Placental Parasitic Infections and Pregnancy Outcomes Among Women Delivering at a Tertiary Hospital in Northern Tanzania
Main Article Content
Background: Placental parasitic infections continue to be a public health problem despite numerous interventions put in place. Placental parasitic infections reported are Toxoplasma, Trypanosome, Borrelia, Schistosoma, Hookworm and Plasmodia. The infections persist to cause poor pregnancy outcomes such as maternal anaemia, low birth weight and stillbirth. This study aimed to determine the prevalence and pregnancy outcomes associated with placental parasitic infections at a tertiary hospital in northern Tanzania.
Methods: A cross sectional study was conducted at Kilimanjaro Christian Medical Centre between June and July 2016. Pregnant women were interviewed before delivery and additional information obtained from their medical files. Blood samples as well as placental material were collected from each mother. Malaria was tested using a malaria rapid diagnostic test (mRDT). A total of 80 placental slide sections were made following histological protocols. After staining, slide sections were examined for the presence of parasites microscopically. Pearson’s Chi-square and Fisher’s exact tests were used to test for differences between groups.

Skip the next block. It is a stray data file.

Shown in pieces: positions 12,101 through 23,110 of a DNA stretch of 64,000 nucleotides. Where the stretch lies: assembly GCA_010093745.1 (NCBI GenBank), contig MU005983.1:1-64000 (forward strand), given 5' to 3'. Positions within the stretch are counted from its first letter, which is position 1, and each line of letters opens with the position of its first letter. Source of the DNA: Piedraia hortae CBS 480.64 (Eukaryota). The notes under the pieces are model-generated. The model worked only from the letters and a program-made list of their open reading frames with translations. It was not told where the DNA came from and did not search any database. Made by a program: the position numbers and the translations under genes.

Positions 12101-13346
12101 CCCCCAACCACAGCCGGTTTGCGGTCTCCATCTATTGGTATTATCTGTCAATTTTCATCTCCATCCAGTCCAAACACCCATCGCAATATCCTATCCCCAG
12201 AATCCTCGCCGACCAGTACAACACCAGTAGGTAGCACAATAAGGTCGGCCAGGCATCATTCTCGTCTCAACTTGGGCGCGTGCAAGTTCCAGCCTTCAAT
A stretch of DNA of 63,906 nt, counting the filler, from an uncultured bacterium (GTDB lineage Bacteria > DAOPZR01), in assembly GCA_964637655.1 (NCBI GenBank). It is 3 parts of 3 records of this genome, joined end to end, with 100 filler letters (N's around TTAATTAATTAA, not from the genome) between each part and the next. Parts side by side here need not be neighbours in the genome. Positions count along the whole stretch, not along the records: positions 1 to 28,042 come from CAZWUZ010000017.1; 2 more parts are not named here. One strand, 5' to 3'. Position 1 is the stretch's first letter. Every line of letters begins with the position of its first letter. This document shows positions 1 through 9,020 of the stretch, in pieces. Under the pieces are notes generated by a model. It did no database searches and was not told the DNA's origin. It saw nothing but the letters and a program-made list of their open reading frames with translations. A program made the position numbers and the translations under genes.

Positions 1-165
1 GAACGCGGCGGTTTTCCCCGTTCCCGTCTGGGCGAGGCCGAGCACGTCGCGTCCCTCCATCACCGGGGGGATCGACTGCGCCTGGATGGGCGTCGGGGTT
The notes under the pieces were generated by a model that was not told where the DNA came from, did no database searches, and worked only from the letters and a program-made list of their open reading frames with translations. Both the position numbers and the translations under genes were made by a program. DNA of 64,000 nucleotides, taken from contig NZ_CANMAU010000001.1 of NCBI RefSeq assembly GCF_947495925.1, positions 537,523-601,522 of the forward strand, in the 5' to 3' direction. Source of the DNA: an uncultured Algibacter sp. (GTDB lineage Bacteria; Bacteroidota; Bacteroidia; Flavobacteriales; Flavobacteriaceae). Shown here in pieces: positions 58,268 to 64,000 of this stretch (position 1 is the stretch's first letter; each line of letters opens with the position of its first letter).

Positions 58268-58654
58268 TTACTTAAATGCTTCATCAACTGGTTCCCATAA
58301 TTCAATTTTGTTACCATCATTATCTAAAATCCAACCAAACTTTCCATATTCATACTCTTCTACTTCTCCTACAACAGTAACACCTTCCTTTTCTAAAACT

Results: Placental malaria parasites were found on histological examination of 8(10%) mothers’ placental sections, none of whom had a positive mRDT. Education status was significantly associated with placental malaria (p=0.035). Stillbirth, maternal anaemia and pre-eclampsia were significantly associated with placenta malaria (p<0.05).
Conclusion: Placental malaria was found to be prevalent in the studied population and was associated with stillbirth, maternal anaemia and pre-eclampsia. Efforts for developing malaria tests that will detect subclinical infections are needed in order to identify infections early and offer prompt treatment to prevent poor pregnant outcomes.